by Chris Foster
This contribution to our series of portraits of singers and musicians from East Anglia comes from Chris Foster, who lived in Suffolk in the 1970s. The singer Jumbo Brightwell was a big influence on Chris’s own music; Jumbo’s version of The False-Hearted Knight is featured on his Chris’s recent CD, ‘Jewels’.
Jumbo Brightwell was born in 1900, one of the generation of singers who were still around when I lived in east Suffolk in the late ’70s. By the time I moved there I was already aware of Jumbo’s LP ‘Songs from the Eel’s Foot’, so I was delighted to discover that he lived just down the road from me in Leiston. I can’t remember how we met, but somehow we got to know each other and I spent many happy hours chatting and drinking cups of tea down at his place.
Jumbo told me all sorts of stories about his earlier singing days, playing quoits and his working life. Compared to some of the larger than life characters who were around at the time, he was a quiet and reserved man, but he had twinkle in his eye and a good, dry sense of humour.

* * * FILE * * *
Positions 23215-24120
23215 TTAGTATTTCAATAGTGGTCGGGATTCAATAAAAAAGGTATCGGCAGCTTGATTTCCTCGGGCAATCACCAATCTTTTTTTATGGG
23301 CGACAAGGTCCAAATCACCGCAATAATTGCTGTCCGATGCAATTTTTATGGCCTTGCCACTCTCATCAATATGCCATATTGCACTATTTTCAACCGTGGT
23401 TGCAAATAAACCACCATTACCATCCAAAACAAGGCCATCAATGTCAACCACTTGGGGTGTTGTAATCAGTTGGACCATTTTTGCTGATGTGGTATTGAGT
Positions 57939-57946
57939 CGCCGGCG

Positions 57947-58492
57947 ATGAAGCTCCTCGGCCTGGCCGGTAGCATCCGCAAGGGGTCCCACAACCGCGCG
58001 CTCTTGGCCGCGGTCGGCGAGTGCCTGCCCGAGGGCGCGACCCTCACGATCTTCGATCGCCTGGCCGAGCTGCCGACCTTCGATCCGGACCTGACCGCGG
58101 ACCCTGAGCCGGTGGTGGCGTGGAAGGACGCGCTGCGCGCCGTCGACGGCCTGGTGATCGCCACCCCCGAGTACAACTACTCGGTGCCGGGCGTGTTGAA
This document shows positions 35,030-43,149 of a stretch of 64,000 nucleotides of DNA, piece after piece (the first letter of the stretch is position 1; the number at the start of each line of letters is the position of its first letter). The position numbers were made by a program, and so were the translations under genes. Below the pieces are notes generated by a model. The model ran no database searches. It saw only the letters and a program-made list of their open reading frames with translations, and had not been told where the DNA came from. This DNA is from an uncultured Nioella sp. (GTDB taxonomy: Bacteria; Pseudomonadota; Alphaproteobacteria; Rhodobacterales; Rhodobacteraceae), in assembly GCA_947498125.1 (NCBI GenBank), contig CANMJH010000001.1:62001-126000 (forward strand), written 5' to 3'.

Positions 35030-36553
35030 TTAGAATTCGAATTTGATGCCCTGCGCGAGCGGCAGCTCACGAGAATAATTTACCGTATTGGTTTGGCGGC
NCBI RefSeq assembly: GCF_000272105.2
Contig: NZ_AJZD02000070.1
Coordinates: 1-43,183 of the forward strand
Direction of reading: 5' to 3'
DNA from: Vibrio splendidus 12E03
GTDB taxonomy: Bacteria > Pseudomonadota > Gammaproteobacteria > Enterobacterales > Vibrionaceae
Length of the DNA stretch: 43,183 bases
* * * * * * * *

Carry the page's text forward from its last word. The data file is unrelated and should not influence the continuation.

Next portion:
By the time I knew him Jumbo didn’t really get about singing any more, but he came out a few times and he was still a good singer with an interesting repertoire. He had a direct, unfussy way of delivering the text of the song. The story was the thing.
My best memory is the evening when, following a do for the WI in Theberton, he was persuaded to come for an impromptu drink and tune up at the Eel’s Foot. Jumbo, his brother Bob and father Velvet had held court at the Eel’s Foot in Eastbridge on Saturday nights for many years through the ’30’s and 40’s. Anyhow, sometime around 1950 there was apparently some kind of falling out with the landlord and Jumbo hadn’t been back since.
It was clearly a big step for Jumbo to go back there and I remember that among other songs, he sang his version of Jack Barleycorn, which he told me he had picked up from a chap from Essex who had come over on holiday. It was the only time I heard him sing it.
Like other songs I expressed an interest in, the words, written in his best copperplate hand writing on an old birthday card, arrived through my letterbox a few days later. In the end I got quite a little collection which is now with the East Anglian Traditional Music Trust for safe keeping.